“‘Newsletter subscribers find a lot of value in a digestible, consumable newsletter that serves as an overview but is also useful in that you can still learn more,’ she said. ‘A lot of them felt they knew me better because I land in their inbox and I had gained their trust—something that legacy news organizations always talked about having issues with.’”
Discovered via Not a Newsletter.
Gawker’s Coming Back
Bustle Media will be reviving the blog under a former staffer’s leadership. I’m assuming that based on this recent news there will be a newsletter.
Advertising Marketplaces Connect Creators With Sponsors
If you’re navigating the world of securing sponsorships, a marketplace could be for you. This article contextualizes the current state of the newsletter advertising marketplaces.
Related: We spoke with Ryan Sager, Jake Schonberger, and Sonal Mandalia about your options last week during Newsletter Fest.
Paid Newsletter Revenue Calculator
Considering going paid? Check out this calculator from Omnipresence.
🎥 How To Automate Parts Of Your Link Collecting Workflow
Last week at Newsletter Fest, we ran a handful of sessions for Curated users and one of my favorites was Advanced Link Collecting: How to Curate Like a Pro. I’m admittedly a little simple in my curation workflow (it all goes into Curated and then I whittle from there). Now that I’m 28 issues in, I’m interested in upping my game.
Seth, Calvin, and Wade to the rescue. They demonstrated a few different workflows that include using Zapier to connect Curated to content curation tools like UpContent, Feedly, and Pocket, or creating newsletter folders in Bublup.
The bottomline: If you tend to process a ton of content (like me), consider creating a content sieve of sorts with these automations. You’ll then have a large pool of choices that you narrow to a smaller selection that is sent to Curated. Only those links will be waiting to be imported and contextualized in an upcoming issue.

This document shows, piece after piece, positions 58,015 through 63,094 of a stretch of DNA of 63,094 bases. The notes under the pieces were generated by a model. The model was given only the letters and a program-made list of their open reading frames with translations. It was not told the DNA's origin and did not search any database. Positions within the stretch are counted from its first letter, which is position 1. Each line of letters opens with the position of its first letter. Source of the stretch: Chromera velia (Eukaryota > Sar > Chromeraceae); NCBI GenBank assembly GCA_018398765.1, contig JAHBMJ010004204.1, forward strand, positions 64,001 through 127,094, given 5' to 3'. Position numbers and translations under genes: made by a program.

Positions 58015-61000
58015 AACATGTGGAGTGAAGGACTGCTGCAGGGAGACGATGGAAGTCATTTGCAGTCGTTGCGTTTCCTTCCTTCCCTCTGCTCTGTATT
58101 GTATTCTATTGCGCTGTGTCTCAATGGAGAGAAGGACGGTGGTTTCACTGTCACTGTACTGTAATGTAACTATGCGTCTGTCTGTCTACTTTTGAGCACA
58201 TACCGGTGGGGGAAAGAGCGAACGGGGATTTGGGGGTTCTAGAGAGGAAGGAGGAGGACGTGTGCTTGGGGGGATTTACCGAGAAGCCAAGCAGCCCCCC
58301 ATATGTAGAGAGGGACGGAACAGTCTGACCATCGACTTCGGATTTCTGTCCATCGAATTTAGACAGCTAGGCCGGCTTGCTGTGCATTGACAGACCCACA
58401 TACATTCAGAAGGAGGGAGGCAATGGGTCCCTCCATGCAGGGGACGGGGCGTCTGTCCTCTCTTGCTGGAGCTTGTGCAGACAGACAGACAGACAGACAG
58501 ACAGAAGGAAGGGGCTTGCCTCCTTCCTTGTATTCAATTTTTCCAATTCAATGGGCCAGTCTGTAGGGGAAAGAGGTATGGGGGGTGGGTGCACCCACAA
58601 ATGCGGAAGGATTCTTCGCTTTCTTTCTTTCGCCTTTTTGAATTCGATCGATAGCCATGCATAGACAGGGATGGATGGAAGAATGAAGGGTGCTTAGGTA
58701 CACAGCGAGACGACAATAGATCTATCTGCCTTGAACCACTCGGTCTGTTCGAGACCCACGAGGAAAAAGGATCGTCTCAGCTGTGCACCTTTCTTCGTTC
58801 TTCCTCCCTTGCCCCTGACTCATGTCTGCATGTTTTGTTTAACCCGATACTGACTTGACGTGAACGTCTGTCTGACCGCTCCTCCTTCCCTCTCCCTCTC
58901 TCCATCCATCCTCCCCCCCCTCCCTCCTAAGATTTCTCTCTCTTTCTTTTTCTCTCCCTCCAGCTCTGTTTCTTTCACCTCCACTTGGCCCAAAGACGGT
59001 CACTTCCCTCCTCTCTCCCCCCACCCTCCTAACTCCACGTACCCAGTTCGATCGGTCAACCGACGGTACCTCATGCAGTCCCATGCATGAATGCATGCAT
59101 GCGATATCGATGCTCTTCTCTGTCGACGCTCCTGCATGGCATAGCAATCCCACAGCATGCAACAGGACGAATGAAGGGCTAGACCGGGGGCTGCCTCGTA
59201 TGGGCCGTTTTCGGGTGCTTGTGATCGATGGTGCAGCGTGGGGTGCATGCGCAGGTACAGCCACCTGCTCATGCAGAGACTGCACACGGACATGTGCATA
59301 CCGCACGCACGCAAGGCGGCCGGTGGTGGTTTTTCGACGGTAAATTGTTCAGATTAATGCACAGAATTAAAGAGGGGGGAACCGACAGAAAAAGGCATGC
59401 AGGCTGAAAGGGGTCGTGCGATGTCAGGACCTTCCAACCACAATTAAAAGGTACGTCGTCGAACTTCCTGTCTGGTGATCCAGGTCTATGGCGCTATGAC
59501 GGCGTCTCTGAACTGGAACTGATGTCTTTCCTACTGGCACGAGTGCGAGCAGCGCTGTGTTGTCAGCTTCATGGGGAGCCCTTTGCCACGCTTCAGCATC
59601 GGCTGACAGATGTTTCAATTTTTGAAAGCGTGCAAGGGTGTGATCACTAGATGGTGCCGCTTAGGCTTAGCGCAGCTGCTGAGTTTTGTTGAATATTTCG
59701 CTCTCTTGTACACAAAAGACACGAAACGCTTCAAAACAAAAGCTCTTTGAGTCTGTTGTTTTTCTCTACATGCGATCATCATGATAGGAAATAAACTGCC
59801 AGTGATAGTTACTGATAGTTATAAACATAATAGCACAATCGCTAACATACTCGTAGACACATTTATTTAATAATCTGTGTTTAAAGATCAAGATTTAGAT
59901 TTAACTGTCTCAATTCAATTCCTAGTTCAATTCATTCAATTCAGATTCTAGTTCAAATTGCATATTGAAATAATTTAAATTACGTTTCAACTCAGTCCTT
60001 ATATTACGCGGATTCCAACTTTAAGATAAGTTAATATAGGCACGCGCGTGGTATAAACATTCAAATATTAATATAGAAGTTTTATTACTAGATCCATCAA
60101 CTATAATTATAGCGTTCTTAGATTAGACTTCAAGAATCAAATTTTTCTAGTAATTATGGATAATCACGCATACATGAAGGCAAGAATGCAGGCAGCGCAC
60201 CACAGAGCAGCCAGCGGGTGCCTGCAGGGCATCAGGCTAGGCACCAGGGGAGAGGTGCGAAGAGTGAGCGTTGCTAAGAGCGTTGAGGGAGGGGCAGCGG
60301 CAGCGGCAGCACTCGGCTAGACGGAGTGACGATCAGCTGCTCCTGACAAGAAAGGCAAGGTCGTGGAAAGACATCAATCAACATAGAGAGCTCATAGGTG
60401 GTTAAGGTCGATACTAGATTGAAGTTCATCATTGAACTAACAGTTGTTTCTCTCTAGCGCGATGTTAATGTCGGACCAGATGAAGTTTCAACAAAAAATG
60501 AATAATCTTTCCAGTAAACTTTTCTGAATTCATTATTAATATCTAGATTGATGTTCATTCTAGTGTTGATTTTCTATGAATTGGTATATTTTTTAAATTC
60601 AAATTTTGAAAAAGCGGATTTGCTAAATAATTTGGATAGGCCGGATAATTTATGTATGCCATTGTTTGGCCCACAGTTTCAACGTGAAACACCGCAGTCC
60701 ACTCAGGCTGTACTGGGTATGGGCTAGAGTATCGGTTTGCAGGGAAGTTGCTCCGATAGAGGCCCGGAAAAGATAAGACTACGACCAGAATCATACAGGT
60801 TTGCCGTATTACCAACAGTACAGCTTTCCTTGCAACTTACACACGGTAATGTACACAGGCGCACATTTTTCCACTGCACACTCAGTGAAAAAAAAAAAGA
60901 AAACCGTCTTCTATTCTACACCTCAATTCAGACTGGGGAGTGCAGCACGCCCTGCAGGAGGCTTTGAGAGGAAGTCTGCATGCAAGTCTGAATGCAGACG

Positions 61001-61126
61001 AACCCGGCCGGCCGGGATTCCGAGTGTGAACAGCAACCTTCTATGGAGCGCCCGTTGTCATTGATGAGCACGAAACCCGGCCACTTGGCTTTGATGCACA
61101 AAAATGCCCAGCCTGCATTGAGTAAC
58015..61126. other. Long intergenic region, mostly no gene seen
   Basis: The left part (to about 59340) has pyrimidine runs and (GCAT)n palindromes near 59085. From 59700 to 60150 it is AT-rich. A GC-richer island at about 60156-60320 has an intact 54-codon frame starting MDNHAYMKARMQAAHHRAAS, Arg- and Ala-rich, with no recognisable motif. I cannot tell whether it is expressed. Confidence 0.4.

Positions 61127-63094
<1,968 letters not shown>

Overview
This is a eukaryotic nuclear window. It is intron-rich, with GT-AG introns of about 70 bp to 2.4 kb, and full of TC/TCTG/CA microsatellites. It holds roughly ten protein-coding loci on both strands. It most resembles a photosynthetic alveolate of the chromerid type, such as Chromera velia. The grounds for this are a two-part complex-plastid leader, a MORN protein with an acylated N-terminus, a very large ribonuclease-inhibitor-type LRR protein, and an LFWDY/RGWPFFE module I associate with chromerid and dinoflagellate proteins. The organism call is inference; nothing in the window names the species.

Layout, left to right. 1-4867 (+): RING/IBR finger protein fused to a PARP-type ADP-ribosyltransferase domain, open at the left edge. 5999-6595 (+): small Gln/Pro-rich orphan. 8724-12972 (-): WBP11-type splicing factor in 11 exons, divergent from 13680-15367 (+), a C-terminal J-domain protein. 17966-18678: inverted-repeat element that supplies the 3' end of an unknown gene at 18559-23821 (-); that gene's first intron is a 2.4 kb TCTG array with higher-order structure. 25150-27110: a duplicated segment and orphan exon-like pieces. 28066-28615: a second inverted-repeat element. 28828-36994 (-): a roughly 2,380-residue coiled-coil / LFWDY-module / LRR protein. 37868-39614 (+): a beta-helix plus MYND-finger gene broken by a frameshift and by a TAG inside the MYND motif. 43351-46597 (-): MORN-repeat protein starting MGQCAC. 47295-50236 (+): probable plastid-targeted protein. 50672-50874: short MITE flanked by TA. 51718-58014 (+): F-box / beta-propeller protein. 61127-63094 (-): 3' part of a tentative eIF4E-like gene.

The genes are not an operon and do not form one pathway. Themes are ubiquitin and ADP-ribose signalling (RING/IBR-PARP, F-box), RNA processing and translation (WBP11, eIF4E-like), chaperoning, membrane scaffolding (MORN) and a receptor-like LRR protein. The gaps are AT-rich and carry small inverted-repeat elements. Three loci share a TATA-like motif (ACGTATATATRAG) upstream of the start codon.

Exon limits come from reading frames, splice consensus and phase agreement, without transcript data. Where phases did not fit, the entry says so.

And a little news: These Zaps have been updated to bring in images.
I’ll keep you posted as I implement one or more of the approaches in this video. In the meantime, if you use one of these workflows, let me know what you love about it.
ICYMI: We now have a Curated Public Product Roadmap! Check out our recent releases and what’s up next.
Opt In Challenge
Learn To Whisper Pitch Your Email List
Try Elizabeth Goddard’s approach to selling via email: whisper pitching.
“‘You have to entertain and engage your audience so much via email that the ask to buy is more like a whisper than a shout,’ says Goddard, who has grown her business to multiple-six figures in the past five years teaching thousands of students unconventional business tactics. ‘I call it “Whisper Pitching” and it makes your subscribers buy from you without even thinking about it. Plus it takes the pressure off of the whole selling process.’”
Discovered via the UpContent newsletter.
Like this newsletter?
Let me know. Reply, email me at Ashley[at]optinweekly.com, or find me on LinkedIn to hit me with some feedback. I’d love to know what you think.
Also, I’d appreciate it if you shared it with fellow email newsletter creators. All archived issues will be available on OptInWeekly.com, so you can send them the link to check it out.
Have a great week sending, y’all.
Thanks for reading,